That's entirely irrelevant.  Developers can only go with the data they have at hand and since there are no successful old-school games out there and all the data shows that new-school games are extremely popular, where is the data that supports  your claim?  There have been dozens of polls around here and very few people actually want to play old-school games or want to see old-school elements incorporated into games.  There are a few very vocal fans, but numerically they're very small.

    The overwhelming majority of people playing MMOs don't come to these forums, they're too busy playing and enjoying the games that are on the market.

    No successful old school games? What are you talking about? Do you even live on this planet? Yes, most of them have gone free to play but that doesn't make them not successful. There's a reason why so many people still play those old games, and why so many leave the new ones to go back to the old games they know and love. Because they ARE successful. Want an example? WoW, EQ2, and others. They are NOT new MMO's. Though they aren't 2D, that doesn't make them not old school MMO's. The new school MMO's are basically anything that's been released since LOTRO (including LOTRO since they are the game that started the "storyline" mmo gig). And even those are losing their appeal.

    The truly successful MMO's are the sandbox MMO's (unless you count that facebook game stuff). The new MMO's, people play for 6 months to a year and then everyone starts jumping ship for the new big one.

    People are looking for new MMO's that carry the same features as the old MMO's and the same involvement from the players, but with better graphics, better sound, and expansions of features. Instead what we are getting is better graphics, and better sound, but fewer features than ever , linear story game play, and pvp and nothing else. 

    I'm not sure where you come from but if you read these threads the players complain almost non-stop about the state of MMO's these days both here and elsewhere. 

  • jpnzjpnz SydneyPosts: 3,529Member
    These threads don't represent even 1% of the market.
    Know how to find out the other 99%? Look at what people are playing like GW2 Diablo 3.

    Truly successful games are sandbox? Lolwut?
    Yeah cause Wow is a sandbox. Right? /sarcasm

    Gdemami -
    Informing people about your thoughts and impressions is not a review, it's a blog.

  • monkey_crushermonkey_crusher TaipeiPosts: 41Member
    Originally posted by nariusseldon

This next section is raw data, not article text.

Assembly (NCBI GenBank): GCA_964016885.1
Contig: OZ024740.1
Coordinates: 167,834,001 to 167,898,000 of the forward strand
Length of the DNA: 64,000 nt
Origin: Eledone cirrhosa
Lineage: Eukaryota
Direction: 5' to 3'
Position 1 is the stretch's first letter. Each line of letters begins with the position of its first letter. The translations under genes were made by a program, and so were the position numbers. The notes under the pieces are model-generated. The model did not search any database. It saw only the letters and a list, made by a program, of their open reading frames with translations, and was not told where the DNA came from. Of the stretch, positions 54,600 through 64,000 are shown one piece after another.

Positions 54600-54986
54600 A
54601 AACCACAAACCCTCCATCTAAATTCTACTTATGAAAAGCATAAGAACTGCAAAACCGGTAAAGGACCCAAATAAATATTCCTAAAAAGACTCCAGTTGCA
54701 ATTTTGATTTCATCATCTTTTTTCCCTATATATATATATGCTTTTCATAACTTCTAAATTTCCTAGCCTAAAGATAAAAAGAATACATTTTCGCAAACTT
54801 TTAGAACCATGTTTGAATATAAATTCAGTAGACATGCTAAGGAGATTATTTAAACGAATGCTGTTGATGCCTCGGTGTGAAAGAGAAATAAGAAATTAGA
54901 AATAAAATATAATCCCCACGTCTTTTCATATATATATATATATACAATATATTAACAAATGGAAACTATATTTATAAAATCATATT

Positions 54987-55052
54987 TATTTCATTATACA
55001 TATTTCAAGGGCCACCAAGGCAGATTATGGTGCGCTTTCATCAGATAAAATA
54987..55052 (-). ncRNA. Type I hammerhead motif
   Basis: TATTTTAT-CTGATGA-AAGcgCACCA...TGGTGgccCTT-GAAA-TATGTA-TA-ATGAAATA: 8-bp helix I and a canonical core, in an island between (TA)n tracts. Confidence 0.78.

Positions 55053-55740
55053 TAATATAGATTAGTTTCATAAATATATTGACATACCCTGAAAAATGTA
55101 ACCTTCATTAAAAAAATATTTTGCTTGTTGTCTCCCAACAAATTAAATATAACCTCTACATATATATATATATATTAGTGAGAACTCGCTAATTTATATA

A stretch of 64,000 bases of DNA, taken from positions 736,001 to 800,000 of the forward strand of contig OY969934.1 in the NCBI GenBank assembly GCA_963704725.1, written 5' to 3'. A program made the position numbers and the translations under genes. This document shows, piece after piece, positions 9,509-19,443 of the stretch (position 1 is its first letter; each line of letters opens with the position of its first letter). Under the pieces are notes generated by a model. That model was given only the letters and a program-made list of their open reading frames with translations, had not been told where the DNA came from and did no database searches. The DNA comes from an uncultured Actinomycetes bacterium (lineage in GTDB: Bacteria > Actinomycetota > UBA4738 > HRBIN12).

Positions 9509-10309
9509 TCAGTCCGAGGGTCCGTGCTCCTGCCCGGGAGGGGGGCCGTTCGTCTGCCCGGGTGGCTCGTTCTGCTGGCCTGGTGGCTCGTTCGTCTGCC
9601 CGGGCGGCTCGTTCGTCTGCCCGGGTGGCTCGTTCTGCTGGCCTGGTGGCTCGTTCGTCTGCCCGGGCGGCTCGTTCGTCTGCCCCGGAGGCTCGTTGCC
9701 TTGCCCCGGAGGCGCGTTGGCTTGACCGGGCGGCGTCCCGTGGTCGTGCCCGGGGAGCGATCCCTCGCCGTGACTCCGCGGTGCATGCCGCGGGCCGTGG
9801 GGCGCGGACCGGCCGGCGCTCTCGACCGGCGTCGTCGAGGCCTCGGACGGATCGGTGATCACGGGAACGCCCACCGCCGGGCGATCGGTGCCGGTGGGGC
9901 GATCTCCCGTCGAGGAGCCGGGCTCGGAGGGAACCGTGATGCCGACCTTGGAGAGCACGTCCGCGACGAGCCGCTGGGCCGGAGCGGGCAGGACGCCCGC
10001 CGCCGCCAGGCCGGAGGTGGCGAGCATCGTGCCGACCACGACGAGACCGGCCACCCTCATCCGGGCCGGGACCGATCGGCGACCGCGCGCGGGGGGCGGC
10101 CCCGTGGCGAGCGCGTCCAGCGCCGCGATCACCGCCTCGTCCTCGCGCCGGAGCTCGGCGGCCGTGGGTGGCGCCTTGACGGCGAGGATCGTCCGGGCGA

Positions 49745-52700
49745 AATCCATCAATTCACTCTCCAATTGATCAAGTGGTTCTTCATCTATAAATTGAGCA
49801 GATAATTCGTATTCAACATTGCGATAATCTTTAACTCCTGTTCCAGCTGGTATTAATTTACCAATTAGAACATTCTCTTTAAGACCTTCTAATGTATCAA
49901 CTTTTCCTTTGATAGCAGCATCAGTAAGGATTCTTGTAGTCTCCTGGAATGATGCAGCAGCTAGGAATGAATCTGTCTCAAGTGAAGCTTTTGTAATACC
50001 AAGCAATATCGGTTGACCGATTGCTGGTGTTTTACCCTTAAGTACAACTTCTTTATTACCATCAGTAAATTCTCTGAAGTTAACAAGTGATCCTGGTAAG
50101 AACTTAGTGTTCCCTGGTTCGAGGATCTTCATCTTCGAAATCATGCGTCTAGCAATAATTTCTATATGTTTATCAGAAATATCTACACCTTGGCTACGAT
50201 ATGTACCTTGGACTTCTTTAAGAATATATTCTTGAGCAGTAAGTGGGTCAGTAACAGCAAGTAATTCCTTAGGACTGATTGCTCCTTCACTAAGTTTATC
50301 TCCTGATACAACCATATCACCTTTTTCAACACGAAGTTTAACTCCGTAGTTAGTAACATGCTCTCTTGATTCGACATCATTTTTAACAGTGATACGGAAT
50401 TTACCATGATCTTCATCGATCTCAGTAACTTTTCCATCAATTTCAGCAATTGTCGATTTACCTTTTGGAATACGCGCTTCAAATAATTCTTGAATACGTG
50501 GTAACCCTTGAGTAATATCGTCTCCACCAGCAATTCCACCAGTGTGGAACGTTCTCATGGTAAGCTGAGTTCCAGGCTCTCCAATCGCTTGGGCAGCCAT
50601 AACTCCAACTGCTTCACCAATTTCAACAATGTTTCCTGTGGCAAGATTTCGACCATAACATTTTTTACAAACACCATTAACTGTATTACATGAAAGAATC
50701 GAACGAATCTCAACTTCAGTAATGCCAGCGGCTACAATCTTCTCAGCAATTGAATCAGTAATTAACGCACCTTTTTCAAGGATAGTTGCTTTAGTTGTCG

Originally posted by lizardbones


    In addition to your excellent examples, we even have some newer games that are based off of more old school principles, like Mortal Online and Darkfall. Players don't have to play an 'old' game, they can play a newer game to see if they like the older styles of game play.

    Gamers have a good idea of what they like. They have preferences about FPS games, horror survival games, control schemes, amount of travel, having other players in a game with them, PvP and graphics. If a gamer reads information about UO and the game is filled with things that the gamer doesn't like, there's not much point in them trying it out. It's the same way gamers have been picking games for years. Look at what the game offers, and based on other games that the gamer has played, decide whether or not to play it. If old school game play was somehow the epitome of what people wanted, they would be playing those games. It wouldn't require a brand new game to force people into the play style.

     

    Precisely. Gamers are pretty good at finding out what they like, and devs are pretty good at finding their audience.

    That is how a capitalistic market should work.

    Personally, it is quite easy to find games i like. I am never stuck in a game that i don't like for more than 5-10 min (worse case, give it 10 min, and if it is no fun, i am out of there).

     

    The problem with a capitalist marketplace is that it can stifle creativity by focusing on purely what is immediately profitable.

     

    Hopefully MMOs will become cheaper to make. Right now they're too pricey to take risks on.

     

    It can take time to establish an audience or create brand awareness.

  • ScotScot UKPosts: 5,758Member Uncommon

    Double post.

  • ScotScot UKPosts: 5,758Member Uncommon
    Originally posted by nariusseldon
    Originally posted by Scot
    Originally posted by nariusseldon
    Originally posted by Scot
     

    I am keen on different difficulty settings in solo games but you can't do that in a MMO. I would question the underlining difficulty in some franchises as well. Franchises which are taking genres down a path they are setting out. Take CoD a game where you can send in your squad and they can sometimes do the level for you. That's not a question of difficulty, it is a question of how the game has been set up, with handholding becoming so extreme you do not need to play.